As I've been humming to myself all day,
Like Columbus in the olden days, we must gather all our courage.
Sail our ships out on the open sea. Cast away our fears
And all the years will come and go, and take us up, always up.
We may never pass this way again.
It's struck me even more that in our times, this has such a universal call--

To our politicians--
To those who treasure our planet --
To those of us who seek a transformation in education--
To those of us who envision the potential of learning in community--
To those of us learning--

At this moment, we are in unique places--
We can't afford to let any opportunity pass us by--
We may never pass this way again
Of course, this is nothing new--
But there is an urgency in every area--
We are on so many precipices--
Like Columbus in the olden days, we must gather all our courage.
Sail our ships out on the open sea. Cast away our fears
And all the years will come and go, and take us up, always up.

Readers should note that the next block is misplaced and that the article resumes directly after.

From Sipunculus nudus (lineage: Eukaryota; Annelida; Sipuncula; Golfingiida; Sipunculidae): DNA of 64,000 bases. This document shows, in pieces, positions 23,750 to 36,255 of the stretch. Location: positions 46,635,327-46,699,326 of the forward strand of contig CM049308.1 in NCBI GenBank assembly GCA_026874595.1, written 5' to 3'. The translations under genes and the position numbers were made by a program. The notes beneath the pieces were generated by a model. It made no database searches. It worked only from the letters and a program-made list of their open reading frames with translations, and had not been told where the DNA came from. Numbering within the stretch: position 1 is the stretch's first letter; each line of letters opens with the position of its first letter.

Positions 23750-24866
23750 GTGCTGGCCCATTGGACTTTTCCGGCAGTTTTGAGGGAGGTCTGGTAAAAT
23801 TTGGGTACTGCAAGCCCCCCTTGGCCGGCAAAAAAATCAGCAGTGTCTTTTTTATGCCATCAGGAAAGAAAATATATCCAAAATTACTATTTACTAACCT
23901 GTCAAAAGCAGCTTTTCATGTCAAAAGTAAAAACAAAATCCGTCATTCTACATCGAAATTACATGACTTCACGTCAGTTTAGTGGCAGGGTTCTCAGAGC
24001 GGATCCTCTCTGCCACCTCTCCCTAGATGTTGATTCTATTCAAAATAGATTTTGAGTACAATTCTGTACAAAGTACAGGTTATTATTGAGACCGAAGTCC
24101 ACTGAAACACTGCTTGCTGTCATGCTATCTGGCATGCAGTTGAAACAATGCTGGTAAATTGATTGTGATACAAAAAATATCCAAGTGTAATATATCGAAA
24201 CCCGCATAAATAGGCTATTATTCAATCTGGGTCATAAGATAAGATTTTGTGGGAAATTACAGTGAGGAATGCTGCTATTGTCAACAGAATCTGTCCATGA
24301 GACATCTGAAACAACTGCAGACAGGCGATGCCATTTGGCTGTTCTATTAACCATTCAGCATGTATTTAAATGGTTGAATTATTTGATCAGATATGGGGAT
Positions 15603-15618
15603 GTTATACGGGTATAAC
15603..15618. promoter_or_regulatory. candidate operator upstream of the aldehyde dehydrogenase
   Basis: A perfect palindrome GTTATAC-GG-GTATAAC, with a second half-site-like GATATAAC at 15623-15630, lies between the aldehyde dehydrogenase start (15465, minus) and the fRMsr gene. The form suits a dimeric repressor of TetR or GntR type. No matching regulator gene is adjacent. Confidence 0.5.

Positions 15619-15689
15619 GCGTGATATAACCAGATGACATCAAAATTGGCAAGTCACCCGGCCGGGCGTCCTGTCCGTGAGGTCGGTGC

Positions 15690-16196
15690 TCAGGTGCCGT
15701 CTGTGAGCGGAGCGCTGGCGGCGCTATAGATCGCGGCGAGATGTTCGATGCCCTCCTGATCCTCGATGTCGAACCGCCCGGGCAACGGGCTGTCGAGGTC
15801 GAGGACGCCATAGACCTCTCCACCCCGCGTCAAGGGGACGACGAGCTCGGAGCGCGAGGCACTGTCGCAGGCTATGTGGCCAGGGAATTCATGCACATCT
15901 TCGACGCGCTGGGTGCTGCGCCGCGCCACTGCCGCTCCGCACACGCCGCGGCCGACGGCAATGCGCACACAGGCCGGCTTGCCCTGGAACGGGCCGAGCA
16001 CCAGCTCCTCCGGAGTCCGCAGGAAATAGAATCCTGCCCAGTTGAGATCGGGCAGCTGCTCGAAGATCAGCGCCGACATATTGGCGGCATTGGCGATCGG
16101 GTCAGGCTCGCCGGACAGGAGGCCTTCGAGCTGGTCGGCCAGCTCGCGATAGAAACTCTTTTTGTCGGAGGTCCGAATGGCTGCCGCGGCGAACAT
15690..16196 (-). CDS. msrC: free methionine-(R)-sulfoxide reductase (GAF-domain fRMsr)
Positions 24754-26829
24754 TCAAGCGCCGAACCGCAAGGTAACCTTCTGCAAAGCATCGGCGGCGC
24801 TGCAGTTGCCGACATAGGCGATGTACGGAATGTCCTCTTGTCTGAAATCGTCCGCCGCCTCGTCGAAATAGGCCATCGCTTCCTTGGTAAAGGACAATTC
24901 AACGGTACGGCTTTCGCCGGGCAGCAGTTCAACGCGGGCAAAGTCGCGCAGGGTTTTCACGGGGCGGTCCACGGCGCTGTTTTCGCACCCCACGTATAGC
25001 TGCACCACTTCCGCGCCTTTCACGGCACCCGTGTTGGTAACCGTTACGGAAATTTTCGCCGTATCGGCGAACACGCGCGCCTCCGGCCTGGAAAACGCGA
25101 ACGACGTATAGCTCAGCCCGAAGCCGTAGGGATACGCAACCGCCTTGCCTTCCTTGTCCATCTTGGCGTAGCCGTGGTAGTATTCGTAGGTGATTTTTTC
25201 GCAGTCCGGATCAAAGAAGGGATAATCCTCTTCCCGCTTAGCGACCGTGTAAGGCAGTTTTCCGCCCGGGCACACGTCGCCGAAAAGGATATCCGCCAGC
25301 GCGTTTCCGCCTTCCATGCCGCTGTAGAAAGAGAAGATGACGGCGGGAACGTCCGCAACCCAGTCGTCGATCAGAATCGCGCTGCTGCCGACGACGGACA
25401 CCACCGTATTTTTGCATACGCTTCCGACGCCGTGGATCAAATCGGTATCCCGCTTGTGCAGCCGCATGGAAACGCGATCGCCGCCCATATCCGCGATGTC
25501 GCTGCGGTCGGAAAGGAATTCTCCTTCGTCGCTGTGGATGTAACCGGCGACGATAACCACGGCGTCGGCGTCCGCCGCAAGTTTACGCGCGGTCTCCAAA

We may never pass this way again.

Sunday, August 07, 2011

Animals/Habitats team is on their way!

I just posted this in the group room of the Animals/Habitats team of the PLP ConnectU walled garden community.

The members of this team are really on their way to planning an exciting PBL experience for their students.

In their second Elluminate team meeting, every member of the team attended; every member's voice was heard. Under the extraordinary leadership of Jane, the team leader, this team has developed driving and supporting questions, selected VELs that will be addressed in the unit, looked at possibilities for assessment, thought through a WOW beginning activity, created a project timeline, and begun to blog about their journey and is sharing all of this transparently.

I am anxiously waiting to hear about the initial walkarounds they and their students will be taking as they explore animals/environments in their local areas and asking questions of them as they respond to Jane's latest Ning posting around Scaffolding the Personal Learning - Helping the Learner to Learn how to Learn!! Really exciting!!!